Mistakes in the Bible

“Ahaziah was twenty-two years old when he became king, and he reigned one year in Jerusalem” (2 Kings 8:26). “Ahaziah was forty-two years old when he became king, and he reigned one year in Jerusalem” (2 Chronicles 22:2). Bible critics love to point to such numerical discrepancies and conclude that the Bible is full of errors.

It is certainly agreed that Ahaziah could not have been both forty-two and twenty-two at the same time! Before we conclude, however, that we have found a “mistake” in the Bible, we should note that there is a difference between a contradiction among Biblical authors and an error created by the method of textual transmission.

While reading a book, occasionally I will notice errors of spelling or the omission of words. I do not immediately conclude that the author of the original manuscript is responsible for the errors or omissions because I understand that someone else published the book. Someone edited the manuscript. There was opportunity for errors, perhaps insignificant ones, to creep into the finished product via the human element in textual transmission , even mechanical printing.

The books of the Bible were written by inspired men, i.e., men guided by the Holy Spirit (1 Peter 1:21; 1 Corinthians 2:10-13; 2 Timothy 3:16-17). Certainly the Holy Spirit would let no error, doctrinal, numerical, historical or otherwise, to become part of the original text. It is in this sense that we speak of the Scriptures as inerrant.

The Bible, however, was preserved from one generation to another in the same way that other ancient documents were transmitted – by manual copying. Scribes dutifully and meticulously copied the books of both the Old and New Testaments over centuries. The scribes were NOT inspired and thus could make mistakes in their work of copying. A scribal error is NOT a Bible contradiction.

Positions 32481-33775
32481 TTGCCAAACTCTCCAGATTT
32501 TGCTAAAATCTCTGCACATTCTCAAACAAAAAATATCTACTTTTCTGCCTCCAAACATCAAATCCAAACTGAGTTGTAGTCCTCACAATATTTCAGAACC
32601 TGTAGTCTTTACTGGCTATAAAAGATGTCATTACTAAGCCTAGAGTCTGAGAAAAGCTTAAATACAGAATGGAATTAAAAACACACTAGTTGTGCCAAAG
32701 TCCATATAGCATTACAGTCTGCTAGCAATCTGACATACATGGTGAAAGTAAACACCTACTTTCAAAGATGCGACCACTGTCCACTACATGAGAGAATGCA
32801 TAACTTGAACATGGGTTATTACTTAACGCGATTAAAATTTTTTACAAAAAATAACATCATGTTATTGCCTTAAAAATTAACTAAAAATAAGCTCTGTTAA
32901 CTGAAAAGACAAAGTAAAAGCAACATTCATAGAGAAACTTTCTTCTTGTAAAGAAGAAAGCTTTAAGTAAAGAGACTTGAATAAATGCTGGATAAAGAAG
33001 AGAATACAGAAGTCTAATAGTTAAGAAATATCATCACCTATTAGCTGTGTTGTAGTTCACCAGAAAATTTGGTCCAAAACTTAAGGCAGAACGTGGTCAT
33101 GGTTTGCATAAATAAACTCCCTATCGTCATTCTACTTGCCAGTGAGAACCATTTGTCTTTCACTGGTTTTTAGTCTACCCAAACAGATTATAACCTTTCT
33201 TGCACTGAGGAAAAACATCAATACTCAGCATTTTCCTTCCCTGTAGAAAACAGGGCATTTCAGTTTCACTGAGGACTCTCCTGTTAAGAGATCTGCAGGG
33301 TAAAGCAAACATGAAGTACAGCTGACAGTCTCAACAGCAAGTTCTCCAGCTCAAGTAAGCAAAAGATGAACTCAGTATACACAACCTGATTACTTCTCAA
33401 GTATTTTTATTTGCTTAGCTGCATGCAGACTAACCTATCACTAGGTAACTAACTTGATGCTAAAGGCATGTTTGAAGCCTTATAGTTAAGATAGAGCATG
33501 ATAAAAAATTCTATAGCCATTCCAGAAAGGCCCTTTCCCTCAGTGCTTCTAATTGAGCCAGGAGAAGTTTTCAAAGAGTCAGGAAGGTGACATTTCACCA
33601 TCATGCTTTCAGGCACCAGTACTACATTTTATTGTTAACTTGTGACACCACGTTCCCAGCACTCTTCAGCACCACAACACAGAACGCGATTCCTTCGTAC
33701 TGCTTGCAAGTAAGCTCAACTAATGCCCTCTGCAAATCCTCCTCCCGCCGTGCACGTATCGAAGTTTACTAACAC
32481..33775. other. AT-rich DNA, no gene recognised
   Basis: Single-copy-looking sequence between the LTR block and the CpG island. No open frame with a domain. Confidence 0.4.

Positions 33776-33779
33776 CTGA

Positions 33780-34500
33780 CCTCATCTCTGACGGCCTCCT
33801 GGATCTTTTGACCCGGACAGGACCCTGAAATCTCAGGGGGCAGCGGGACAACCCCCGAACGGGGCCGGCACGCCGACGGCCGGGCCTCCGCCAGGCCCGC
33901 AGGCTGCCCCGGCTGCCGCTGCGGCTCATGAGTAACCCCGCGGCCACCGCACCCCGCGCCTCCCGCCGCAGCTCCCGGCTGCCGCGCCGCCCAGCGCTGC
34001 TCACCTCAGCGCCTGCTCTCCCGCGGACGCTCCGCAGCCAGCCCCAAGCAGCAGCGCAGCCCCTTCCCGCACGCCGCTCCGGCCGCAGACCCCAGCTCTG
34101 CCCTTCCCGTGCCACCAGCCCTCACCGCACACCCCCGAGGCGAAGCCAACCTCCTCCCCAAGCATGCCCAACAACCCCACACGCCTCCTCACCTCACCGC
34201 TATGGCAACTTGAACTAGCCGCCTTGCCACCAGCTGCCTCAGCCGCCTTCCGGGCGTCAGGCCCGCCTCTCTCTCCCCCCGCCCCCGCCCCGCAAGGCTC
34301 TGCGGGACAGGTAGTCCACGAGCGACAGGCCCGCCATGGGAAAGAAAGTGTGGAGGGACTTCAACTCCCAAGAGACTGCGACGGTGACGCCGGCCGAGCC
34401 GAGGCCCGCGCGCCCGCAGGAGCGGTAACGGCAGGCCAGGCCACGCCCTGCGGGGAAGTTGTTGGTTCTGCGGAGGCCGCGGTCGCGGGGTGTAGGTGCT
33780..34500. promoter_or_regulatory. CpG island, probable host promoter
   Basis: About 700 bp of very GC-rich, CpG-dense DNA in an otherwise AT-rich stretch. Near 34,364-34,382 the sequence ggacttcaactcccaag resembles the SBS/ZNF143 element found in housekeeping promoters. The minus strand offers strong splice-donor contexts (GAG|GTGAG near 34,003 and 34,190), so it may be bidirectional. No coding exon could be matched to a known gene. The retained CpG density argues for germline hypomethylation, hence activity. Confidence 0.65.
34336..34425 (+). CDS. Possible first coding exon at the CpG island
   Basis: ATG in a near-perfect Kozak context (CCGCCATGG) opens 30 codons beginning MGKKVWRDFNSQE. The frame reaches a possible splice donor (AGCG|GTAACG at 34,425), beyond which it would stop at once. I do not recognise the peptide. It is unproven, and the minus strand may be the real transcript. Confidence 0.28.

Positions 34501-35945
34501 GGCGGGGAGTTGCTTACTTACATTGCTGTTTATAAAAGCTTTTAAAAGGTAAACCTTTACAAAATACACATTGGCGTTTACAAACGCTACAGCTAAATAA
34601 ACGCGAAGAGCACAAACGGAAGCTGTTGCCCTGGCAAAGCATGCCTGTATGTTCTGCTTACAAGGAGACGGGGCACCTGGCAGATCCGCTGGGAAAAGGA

The Hebrews used letters to designate numbers and many of the letters used are quite similar to one another. It would be very easy for a scribe to mistake one letter for another, especially if the copy from which he was making his copy was not written carefully or had been smudged or damaged. This is most certainly the way that Ahaziah got to be forty-two in one text and twenty-two in another – a scribe mistaking one letter (representing a numerical value) for another.

The Biblical writers display an astounding accuracy in matters of geography, politics, history and even medicine! Historians were skeptical about the existence of the Hittites, a people mentioned in the Old Testament…until evidence of their culture was found by archaeologists. Sir William Ramsay, an eminent archaeologist, was convinced, at one point in his life, that the book of Acts was actually written in the second century A.D. In his research of topography, antiquities and society of Asia Minor, he discovered that Luke was meticulously accurate in his record of Paul’s journeys.

If the Bible has contradictions, it cannot be the Word of God. An inerrant Bible, however, is of inestimable value.